Homes and structures built during the 20th century might contain a highly hazardous contaminant known as asbestos. If you believe you have been exposed to asbestos, whether as a tenant in a rented home, or an employee of a company making renovations, it is important to seek medical attention right away by a licensed and practicing physician.
Continue reading to learn the states laws and regulations regarding asbestos, including when a victim of asbestos exposure might be entitled to compensation for their damages.
The Dangers of Asbestos Exposure
Asbestos is a fibrous mineral that was used heavily in 20th century construction. Because asbestos seemed to retain useful qualities for construction, such as high heat-resistance, strength, and insulating properties, it was often used to build homes, buildings, barns, and more during the early 1900’s. However, after several decades, it became apparent that asbestos exposure was linked to certain health hazards. By the 1970’s, both state and federal government were regulating the application, removal, and disposal of asbestos. By 1990, both asbestos and asbestos-containing material (ACM) were officially banned in most states.
Asbestos exposure is dangerous because, upon inhalation, it has been proven to potentially cause a long list of serious health complications and illnesses, including cancers like mesothelioma and lung cancer, as well as a disease known as asbestosis, which is an irreversible scarring of the lungs, similar to emphysema.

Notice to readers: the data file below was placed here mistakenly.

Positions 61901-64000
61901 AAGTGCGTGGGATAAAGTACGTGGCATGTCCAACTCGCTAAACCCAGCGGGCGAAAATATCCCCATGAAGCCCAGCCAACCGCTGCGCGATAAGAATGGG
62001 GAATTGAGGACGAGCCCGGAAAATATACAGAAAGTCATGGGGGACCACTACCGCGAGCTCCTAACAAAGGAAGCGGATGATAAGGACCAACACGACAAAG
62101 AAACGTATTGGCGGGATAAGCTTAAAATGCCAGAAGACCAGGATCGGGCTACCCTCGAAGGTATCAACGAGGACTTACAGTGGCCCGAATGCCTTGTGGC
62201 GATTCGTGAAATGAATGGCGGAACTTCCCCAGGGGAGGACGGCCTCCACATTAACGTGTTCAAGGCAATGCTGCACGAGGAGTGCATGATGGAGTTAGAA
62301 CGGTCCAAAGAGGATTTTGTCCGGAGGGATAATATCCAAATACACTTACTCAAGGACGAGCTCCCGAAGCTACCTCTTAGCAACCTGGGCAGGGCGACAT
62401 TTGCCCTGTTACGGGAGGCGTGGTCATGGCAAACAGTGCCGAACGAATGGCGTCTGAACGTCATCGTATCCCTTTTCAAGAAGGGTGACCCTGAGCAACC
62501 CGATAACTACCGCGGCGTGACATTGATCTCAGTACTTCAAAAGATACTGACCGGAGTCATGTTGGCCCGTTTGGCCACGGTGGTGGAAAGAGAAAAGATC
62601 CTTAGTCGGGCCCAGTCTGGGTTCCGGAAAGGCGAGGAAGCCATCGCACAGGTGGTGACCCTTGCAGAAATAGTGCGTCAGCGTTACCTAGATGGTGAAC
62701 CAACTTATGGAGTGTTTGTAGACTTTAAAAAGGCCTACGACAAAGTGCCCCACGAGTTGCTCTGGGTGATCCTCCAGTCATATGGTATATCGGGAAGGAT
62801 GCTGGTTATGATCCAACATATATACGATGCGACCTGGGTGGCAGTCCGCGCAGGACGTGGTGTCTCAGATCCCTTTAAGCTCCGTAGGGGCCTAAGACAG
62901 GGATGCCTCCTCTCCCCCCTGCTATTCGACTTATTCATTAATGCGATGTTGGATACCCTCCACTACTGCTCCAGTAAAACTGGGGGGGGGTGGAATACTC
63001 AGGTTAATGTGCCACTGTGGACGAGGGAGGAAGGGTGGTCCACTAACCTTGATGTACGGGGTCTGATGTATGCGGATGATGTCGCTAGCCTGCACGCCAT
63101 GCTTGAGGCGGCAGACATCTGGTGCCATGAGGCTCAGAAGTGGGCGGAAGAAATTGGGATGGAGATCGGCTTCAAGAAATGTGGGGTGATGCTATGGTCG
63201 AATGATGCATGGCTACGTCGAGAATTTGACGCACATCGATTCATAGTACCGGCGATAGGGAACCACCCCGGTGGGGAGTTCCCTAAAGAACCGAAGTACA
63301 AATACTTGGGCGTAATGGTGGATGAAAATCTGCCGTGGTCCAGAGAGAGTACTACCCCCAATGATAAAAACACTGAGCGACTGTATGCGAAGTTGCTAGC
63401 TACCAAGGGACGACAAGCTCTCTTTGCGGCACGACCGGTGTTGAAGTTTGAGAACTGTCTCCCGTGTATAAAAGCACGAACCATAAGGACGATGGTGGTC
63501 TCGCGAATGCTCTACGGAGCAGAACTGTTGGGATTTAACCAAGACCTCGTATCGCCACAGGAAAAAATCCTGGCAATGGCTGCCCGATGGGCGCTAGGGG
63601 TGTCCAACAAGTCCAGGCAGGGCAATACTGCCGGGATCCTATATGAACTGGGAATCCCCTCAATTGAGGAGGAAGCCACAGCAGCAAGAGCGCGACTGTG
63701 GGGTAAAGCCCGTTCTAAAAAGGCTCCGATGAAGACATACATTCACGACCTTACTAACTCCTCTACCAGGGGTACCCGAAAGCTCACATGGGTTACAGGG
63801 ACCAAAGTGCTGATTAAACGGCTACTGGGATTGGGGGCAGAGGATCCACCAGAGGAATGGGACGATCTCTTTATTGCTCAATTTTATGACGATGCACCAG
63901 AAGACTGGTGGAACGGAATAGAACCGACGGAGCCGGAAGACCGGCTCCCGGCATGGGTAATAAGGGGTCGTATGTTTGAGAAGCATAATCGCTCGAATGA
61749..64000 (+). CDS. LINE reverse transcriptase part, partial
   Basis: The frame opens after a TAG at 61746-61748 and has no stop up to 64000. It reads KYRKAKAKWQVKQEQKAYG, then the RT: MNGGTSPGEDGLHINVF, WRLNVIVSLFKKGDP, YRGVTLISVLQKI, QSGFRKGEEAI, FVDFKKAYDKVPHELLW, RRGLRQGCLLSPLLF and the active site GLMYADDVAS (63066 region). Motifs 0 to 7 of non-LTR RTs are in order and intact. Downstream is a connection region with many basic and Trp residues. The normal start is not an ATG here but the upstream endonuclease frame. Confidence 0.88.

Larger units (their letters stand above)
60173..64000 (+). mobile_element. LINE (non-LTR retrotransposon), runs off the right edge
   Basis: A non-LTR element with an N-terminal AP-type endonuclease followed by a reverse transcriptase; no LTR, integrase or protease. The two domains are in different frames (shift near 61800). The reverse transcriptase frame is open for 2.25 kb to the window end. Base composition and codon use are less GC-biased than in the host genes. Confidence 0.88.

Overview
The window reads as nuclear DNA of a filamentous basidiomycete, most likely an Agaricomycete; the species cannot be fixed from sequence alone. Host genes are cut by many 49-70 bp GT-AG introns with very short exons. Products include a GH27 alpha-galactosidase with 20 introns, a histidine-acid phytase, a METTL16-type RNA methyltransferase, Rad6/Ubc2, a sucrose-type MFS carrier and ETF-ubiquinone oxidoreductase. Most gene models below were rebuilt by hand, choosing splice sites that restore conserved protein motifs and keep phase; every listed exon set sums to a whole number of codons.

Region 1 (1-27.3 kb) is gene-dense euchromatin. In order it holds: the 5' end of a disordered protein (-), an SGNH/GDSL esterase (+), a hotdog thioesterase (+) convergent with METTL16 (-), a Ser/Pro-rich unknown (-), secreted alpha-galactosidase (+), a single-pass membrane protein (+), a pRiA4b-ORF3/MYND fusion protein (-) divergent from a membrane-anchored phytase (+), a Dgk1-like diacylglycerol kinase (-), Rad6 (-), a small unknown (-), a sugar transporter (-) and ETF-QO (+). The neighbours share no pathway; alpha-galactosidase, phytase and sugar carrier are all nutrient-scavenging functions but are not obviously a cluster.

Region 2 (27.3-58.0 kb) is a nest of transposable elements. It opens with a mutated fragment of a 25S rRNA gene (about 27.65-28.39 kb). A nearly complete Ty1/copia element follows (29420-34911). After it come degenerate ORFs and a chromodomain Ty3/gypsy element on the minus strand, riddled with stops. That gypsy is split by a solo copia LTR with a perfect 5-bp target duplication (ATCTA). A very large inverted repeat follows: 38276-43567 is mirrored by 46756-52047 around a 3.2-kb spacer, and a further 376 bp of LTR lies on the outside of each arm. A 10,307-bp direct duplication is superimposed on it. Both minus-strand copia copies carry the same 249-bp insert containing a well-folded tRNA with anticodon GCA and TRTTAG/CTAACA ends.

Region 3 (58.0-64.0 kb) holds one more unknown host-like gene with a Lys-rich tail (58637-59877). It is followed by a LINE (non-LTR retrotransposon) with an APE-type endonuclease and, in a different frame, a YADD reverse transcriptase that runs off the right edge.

Asbestos is most dangerous when it is disturbed in some way, usually by construction, demolition, or renovation. When this happens, it releases hazardous asbestos fibers into the air, which can be unknowingly inhaled by anyone in the vicinity. Undisturbed asbestos is not considered as dangerous, and in states where it is not banned, structures like popcorn ceilings are often made with asbestos-containing material (ACM).
Asbestos Laws in Indiana
Here in Indiana, there are many laws and regulations that have been enacted by both state and federal governments to protect the general public from the hazards of asbestos. For instance, all buildings (excluding residential ones with no more than 4 dwellings) must be inspected for asbestos by a licensed Indiana inspector before any renovations or constructions can ensue. As for residential homeowners, it is required by state and federal law to properly contain and dispose of asbestos in a manner that will not harm the general public or surrounding environment.
Asbestos Injury Claims
If you believe you or someone you love was unknowingly exposed to dangerous levels of asbestos as a result of someone else’s negligence, and are now suffering from serious health complications, it is wise to speak with a seasoned Indiana personal injury lawyer who can help you devise the best course of action for recovering compensation for your medical bills and more.
Your Leading Indiana Asbestos Lawyers
Would you like to learn more about your asbestos injury case? Contact Carl Brizzi LAW at 317-636-7497 to schedule a free consultation with our licensed Indianapolis Indiana accident injury attorneys who can determine the best strategies for your premises liability accident claim.We offer free initial consultations and never collect lawyer fees unless we prevail for you. Schedule your consultation, today.
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